These studies indicate that use of DMPA by adolescent women results in BMD loss precisely at the time when bone growth and mineral accrual should be occurring. A 2005 study of adolescents funded by the NIH found that 14-to-18-year-old-Depo users experienced enough BMD loss that it could significantly raise their risk of experiencing a bone fracture. In 2008, the American Society for Reproductive Medicine's Practice Committee noted that “the preponderance of evidence is that the use of Depo before a woman attains peak bone mass is detrimental to bone” and may prevent adolescents from achieving peak bone mass.
Adolescent Bone Recovery
Adolescent women appear to recover BMD when they discontinue use of Depo, although recovery occurs more slowly than in adults and more slowly with an increased number of shots.[29,30 ]
In the 2005 NIH study, a year or more after they stopped using the shot, young women's BMD measurements were at least as high as those of the women in the control group. Again, researchers found variation based on location of the bone tested. A longitudinal study on adolescents published in 2010 found that BMD began increasing soon after the women stopped using Depo, and recovery occurred faster at the spine than the hip or femoral neck. BMD levels at the hip recovered most slowly and did not return to baseline levels for almost five years.
Issues of Concern When Considering Depo-Provera
The National Women's Health Network (NWHN) values the research on Depo's safety and the availability of accurate information about the method's side effects. Yet, the NWHN and other reproductive rights advocates remain concerned about the motivation behind the FDA's label warnings. Unfortunately, under the Bush administration, the FDA developed a pattern of manipulating or suppressing scientific data for conservative political ends and attacking family planning and reproductive choice.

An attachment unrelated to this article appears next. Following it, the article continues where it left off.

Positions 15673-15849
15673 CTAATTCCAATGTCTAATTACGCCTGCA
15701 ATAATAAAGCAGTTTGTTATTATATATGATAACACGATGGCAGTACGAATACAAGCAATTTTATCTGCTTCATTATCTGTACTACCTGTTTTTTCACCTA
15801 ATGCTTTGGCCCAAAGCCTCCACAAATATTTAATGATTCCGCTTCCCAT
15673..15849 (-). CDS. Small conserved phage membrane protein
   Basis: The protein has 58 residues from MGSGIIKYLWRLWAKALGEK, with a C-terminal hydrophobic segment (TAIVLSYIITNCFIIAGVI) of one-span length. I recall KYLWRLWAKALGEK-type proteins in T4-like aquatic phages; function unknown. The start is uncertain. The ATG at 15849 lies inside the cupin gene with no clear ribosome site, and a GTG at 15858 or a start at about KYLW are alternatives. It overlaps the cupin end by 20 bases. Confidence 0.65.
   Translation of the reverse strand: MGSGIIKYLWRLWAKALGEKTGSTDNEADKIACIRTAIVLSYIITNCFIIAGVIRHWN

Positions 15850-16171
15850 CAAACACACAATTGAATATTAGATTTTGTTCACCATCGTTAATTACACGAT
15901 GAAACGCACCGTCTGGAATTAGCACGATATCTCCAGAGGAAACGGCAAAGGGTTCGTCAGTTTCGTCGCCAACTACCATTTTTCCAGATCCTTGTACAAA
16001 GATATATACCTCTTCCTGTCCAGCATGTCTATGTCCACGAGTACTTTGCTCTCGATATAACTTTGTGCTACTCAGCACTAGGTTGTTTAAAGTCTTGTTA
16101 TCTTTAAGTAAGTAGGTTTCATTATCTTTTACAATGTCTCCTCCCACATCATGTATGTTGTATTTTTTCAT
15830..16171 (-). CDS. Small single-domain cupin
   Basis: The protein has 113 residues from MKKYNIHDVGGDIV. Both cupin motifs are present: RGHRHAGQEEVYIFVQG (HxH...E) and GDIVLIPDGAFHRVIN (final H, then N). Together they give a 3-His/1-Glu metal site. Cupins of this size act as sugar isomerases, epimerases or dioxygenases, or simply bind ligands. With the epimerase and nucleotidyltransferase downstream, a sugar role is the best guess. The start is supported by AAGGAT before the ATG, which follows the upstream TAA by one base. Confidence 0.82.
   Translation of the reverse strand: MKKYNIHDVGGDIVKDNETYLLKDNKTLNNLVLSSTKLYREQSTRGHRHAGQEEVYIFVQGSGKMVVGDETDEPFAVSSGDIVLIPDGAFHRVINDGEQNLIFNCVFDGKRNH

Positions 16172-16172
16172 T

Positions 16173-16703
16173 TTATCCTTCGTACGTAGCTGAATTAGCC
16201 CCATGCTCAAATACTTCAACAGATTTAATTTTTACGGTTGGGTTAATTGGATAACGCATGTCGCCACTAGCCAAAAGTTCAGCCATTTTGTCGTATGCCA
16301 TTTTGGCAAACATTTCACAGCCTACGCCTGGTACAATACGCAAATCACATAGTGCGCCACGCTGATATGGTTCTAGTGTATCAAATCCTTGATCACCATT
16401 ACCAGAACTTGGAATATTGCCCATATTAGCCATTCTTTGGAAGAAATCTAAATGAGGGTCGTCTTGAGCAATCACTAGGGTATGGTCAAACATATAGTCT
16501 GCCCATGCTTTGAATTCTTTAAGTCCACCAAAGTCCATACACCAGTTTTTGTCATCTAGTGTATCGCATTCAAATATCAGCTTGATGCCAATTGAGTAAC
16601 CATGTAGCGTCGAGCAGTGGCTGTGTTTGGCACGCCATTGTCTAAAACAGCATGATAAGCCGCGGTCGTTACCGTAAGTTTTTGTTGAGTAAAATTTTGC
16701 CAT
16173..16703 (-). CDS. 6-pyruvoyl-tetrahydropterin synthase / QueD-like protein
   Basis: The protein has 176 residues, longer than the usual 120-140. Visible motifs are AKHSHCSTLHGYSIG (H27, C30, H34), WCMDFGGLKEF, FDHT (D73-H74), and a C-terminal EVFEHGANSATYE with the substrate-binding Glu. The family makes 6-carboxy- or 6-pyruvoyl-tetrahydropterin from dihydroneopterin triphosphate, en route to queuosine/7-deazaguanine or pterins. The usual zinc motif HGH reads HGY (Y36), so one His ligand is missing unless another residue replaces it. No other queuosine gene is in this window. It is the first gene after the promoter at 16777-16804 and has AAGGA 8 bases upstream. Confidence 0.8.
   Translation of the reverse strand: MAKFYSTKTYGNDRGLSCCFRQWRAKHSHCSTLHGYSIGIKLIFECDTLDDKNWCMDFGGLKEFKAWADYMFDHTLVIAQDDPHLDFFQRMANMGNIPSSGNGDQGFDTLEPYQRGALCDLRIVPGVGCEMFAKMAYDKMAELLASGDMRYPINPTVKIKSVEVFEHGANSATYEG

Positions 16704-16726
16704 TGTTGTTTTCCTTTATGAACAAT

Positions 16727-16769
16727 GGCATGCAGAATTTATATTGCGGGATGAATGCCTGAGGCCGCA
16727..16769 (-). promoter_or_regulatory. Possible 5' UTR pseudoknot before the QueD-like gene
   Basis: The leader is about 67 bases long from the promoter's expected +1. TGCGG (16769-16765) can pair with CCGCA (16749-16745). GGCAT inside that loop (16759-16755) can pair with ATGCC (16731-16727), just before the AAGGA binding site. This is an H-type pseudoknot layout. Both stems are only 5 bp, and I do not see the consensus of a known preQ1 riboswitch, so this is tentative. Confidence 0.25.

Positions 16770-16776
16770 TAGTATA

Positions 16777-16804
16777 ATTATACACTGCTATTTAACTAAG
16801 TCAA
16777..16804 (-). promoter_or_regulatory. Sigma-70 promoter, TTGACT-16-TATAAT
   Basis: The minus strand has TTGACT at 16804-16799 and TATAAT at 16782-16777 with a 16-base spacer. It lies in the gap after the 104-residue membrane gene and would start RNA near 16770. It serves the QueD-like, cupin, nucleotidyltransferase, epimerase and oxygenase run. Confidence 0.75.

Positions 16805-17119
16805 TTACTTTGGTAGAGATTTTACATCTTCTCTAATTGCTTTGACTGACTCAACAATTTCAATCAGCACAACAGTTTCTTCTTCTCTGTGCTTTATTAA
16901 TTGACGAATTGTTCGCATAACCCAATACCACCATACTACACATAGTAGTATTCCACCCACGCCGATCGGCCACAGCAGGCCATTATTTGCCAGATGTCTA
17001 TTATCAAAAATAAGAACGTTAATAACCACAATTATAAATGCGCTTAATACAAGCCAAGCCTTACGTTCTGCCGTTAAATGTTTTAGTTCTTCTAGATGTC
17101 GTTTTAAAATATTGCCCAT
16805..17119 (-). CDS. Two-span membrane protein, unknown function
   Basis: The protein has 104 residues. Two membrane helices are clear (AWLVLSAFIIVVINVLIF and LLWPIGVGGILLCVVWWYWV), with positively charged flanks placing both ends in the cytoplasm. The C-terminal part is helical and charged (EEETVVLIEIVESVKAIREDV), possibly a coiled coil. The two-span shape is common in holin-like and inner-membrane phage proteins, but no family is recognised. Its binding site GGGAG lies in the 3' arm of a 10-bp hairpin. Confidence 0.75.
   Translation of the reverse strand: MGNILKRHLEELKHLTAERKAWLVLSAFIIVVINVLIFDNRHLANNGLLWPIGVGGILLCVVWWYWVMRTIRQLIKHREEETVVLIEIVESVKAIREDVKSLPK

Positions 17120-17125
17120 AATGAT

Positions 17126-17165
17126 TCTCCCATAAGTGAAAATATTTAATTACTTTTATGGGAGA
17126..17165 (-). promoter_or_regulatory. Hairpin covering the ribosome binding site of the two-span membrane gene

The "black box" warning that was added to the Depo label in 2004 is the FDA's most severe label warning and is typically reserved for life-threatening conditions. Depo's effects on BMD are much less severe than the effects that typically drive such a warning. This disparity and the FDA's unfortunate recent history raise questions about whether the Depo-Provera warning reflects a sincere effort to protect women's health and share new scientific evidence, or a politically motivated attack on contraception and advancement of an anti-choice agenda.
Several expert organizations have not incorporated the FDA warnings into their guidelines for the shot. The Society for Adolescent Medicine's Depo-Provera guidelines state that the duration of use does not need to be restricted to two years; the World Health Organization's (WHO) and American College of Obstetricians and Gynecologists' (ACOG) guidelines do not place any restrictions on the length of Depo use in women aged 18-45.[33,34] The Practice Committee of the American Society for Reproductive Medicine does not recommend BMD testing of Depo users. The fact that such expert organizations have chosen not to reinforce the FDA warnings heightens suspicions about the FDA's motive in requiring the “black box” label.
The length of time it takes a woman's bone mineral density to recover after using the shot makes it important to weigh the method's use carefully, particularly for young women (whose BMD is still developing) and women approaching menopause (who are at greater risk for osteoporosis and fractures). Women must consider whether the shot offers enough benefits to outweigh the possible risk posed to their bone mineral density and future health. Women who have existing risk factors for osteoporosis — metabolic bone disease, chronic alcohol or tobacco use, anorexia nervosa, or chronic use of anticonvulsants or corticosteroids (which can also reduce BMD) — should be especially cautious about using Depo.
As a long-acting, hormonal contraceptive method, Depo-Provera has advantages and disadvantages that each woman must assess with respect to her own life circumstances and health status. Depo's effect on BMD increases the need for women to receive thorough counseling and comprehensive education in order to make a fully informed decision about whether or not to use the shot, and for how long. Further research is needed to determine which women, if any, are most likely to experience irreversible BMD loss, and the full impact of any adolescent BMD loss on future fractures and/or osteoporosis.
Susan K. Flinn is the editor of the Women's Health Activist